Annual Report of the Slavic Room for 1951
[This report appears as part of the annual report of the General Reference and Bibliography Division for 1951, on pages 35–38. Ed.]
During the course of the year the work of this Section proceeded at a modestly accelerated pace. Service to readers was recorded in 11,494 instances (although the actual number of readers served was 6,892 — an increase of 4% over the number served the preceding year). Materials issued to readers, including books, pamphlets, periodicals, and newspapers, amounted to 39,403 pieces. This is a 35% increase over the number of similar items issued last year. The 1.738 volumes of periodicals and newspapers prepared for binding and which were delivered to the Binding Office represent an approximate three-fold increase in this area of the Section's operation. The Section's reference service also included response to more than 2,200 inquiries received by telephone.
Decreases in service were noted with respect to the number of pieces received, sorted, and distributed (77,673 in 1950/51 against 79,300 in 1949/50 — a 2% decline, probably a chance fluctuation), and with respect to books and other materials issued to the Loan Division for interlibrary loan, or to research workers or units within the Library. The latter decrease stands at 7.6%, reflecting a change from 13,299 items so issued during the previous year to 12,285 items issued during the course of the year under review. These figures do not disclose the actual use of materials in the custody of the Slavic Section. The very large volume of circulation of these materials to some of the governmental agencies has resulted in their assigning individuals to represent them at the Library. These representatives now do the checking and selection of materials directly and in many instances secure the final identification of desired items through the assistance of the Section's Curator. They inform their agency library of the titles indicated as a result of such investigation and the consequent inquiry from the agency library to our Loan Division includes direct request for such materials. The result is that the Section's statistics do not include these items. Similar relationships have developed with the expansion of study activities in the Slavic field within the Library of Congress itself. Although such expansion increases the pressure on the custodial activities of the Section, and the reference functions directly related to such custodial activities, the actual clerical work involved in charging out materials is diminished and the statistical record is observed as a decrease.
Up to the time of the formation of the Slavic Division, in January, the Section contributed markedly towards the Library's acquisition program with recommendations for the purchase of some 1,466 books and the preparation of the report on Slavic materials for the Quarterly Journal of Current Acquisitions. Cooperation in the Departmental bibliographic program was rendered with contributions to the compilations on Korea, Indochina, and Manchuria. A bibliography on the Fuel and Power Resources of the U.S.S.R. and Their Utilization continued to be prepared. At the close of the fiscal year it was delivered in part to the Air Information Division for the attention and review of its specialist on natural resources.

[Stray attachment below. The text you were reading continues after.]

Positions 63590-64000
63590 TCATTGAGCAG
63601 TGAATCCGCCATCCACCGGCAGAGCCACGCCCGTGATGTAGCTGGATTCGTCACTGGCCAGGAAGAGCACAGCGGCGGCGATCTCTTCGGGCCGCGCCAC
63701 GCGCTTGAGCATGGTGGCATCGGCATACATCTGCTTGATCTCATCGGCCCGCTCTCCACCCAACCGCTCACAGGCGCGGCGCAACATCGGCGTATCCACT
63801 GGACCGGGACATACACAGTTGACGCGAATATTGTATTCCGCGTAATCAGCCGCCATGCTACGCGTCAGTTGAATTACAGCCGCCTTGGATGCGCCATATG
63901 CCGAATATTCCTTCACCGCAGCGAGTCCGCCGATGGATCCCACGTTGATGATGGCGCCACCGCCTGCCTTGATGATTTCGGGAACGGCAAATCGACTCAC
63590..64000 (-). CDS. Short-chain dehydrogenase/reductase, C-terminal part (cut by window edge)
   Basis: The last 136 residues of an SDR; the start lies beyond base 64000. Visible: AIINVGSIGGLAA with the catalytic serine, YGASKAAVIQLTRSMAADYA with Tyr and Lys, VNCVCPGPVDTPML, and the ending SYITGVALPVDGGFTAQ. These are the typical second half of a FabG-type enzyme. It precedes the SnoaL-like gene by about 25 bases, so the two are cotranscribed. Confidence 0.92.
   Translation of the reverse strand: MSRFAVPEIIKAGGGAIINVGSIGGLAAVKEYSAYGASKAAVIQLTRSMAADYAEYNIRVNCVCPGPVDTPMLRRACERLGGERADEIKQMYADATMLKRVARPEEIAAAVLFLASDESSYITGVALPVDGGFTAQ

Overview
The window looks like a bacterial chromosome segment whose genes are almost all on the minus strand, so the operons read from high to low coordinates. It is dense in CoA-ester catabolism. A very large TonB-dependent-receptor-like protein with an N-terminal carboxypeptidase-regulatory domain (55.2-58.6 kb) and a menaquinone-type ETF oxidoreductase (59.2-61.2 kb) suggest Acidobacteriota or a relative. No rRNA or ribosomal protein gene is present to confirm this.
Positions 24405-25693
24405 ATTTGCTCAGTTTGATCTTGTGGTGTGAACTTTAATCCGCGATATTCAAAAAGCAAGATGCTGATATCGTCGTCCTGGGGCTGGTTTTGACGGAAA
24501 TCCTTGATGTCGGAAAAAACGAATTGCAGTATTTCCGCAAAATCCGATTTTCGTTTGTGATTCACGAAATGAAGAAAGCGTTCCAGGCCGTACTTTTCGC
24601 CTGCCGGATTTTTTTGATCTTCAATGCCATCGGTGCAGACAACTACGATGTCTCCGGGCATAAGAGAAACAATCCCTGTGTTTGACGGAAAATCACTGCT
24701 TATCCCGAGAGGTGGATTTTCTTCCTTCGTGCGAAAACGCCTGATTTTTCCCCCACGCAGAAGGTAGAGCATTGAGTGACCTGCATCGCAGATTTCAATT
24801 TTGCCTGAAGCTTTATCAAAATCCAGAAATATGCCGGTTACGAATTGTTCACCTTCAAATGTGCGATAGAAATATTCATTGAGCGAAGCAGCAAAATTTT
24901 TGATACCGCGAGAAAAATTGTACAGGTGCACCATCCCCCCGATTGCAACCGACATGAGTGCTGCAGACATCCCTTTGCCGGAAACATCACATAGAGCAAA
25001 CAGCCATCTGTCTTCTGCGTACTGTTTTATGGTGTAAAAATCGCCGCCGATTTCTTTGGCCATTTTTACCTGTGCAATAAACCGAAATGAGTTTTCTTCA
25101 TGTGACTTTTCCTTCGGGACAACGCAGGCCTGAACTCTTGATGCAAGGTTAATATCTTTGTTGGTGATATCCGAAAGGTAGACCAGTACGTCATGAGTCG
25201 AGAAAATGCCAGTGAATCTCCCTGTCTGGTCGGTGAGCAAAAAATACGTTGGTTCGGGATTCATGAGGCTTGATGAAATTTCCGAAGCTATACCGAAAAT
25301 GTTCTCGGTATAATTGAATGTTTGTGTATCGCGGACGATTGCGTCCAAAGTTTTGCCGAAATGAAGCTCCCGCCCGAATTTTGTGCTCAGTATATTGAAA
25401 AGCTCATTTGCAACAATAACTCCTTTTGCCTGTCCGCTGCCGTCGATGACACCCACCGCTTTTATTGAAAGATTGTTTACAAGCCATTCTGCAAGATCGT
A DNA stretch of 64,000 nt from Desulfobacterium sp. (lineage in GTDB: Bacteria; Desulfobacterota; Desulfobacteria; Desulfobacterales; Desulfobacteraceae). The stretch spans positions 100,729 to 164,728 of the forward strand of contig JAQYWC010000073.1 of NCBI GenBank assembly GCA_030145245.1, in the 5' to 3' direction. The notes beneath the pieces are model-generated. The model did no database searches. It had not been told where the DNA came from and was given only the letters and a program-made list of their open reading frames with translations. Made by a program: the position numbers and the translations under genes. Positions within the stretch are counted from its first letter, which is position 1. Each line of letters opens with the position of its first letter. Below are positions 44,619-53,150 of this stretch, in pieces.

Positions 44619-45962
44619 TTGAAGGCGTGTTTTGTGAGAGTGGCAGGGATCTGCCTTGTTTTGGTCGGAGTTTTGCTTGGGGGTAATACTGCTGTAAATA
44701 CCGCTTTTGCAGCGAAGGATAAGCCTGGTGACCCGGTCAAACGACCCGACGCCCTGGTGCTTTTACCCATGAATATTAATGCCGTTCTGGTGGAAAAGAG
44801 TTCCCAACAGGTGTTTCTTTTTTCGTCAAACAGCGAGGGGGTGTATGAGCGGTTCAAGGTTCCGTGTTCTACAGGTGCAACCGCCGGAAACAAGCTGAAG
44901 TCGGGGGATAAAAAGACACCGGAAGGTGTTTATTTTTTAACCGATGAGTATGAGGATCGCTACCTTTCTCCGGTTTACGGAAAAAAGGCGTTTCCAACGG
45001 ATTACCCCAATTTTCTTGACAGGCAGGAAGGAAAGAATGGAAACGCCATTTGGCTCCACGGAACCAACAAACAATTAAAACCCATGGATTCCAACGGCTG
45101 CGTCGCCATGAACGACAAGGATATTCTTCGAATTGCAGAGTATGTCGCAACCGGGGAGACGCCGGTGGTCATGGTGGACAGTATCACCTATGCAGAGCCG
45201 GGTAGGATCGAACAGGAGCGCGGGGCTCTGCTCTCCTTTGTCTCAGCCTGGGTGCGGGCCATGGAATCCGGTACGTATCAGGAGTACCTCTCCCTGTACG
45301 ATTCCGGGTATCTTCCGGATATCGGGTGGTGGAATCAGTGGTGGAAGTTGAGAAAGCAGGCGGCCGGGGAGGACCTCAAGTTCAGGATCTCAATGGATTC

The establishment of the Slavic Division has brought about adjustments on the part of this Division's procedures which have special reference to the Slavic Section. Reference correspondence is now routed to the Slavic Section directly in those instances where the subject of the inquiry pertains to aspects of the collection, identification of specific sources or materials, etc. Other inquiries of a broad reference character are referred to the Chief of the Slavic Division. The latter also has principal responsibility for guidance of the Library's acquisitions program in the fields of Slavic literature. Current arrangements in the channeling of national bibliographies, dealers' lists, etc., do not include the Slavic Section. The Section will, however, continue to advise on the needs for reference copies, required number of duplicate copies of new materials, and other items that may be indicated as necessary and desirable for the more efficient performance of the Section's own activities.
The Slavic Section is also pleased to report the reading and rearranging of the Slavic collection on Deck 8 of the Annex, which had been badly disorganized largely because of repeated shifts in its location. The increased attention to custodial activities which was a precondition to the satisfactory progress on the rearrangement of the collections on Deck 8, derived much help from the extra man-power made available to the Section by the Reference Department administrative working funds. In addition to the GS-4 deck attendant already serving in the Section, another position at this level was made available. We have been fortunate in securing young but relatively good people to fill these positions. Our use of the plural derives from the turnover we have experienced. Work in these positions, which requires a good knowledge of Slavic languages, also provides the incumbent with valuable experience in Library of Congress practices and procedures. The combined knowledge and experience makes such individuals attractive candidates for better positions in other activities in the Library.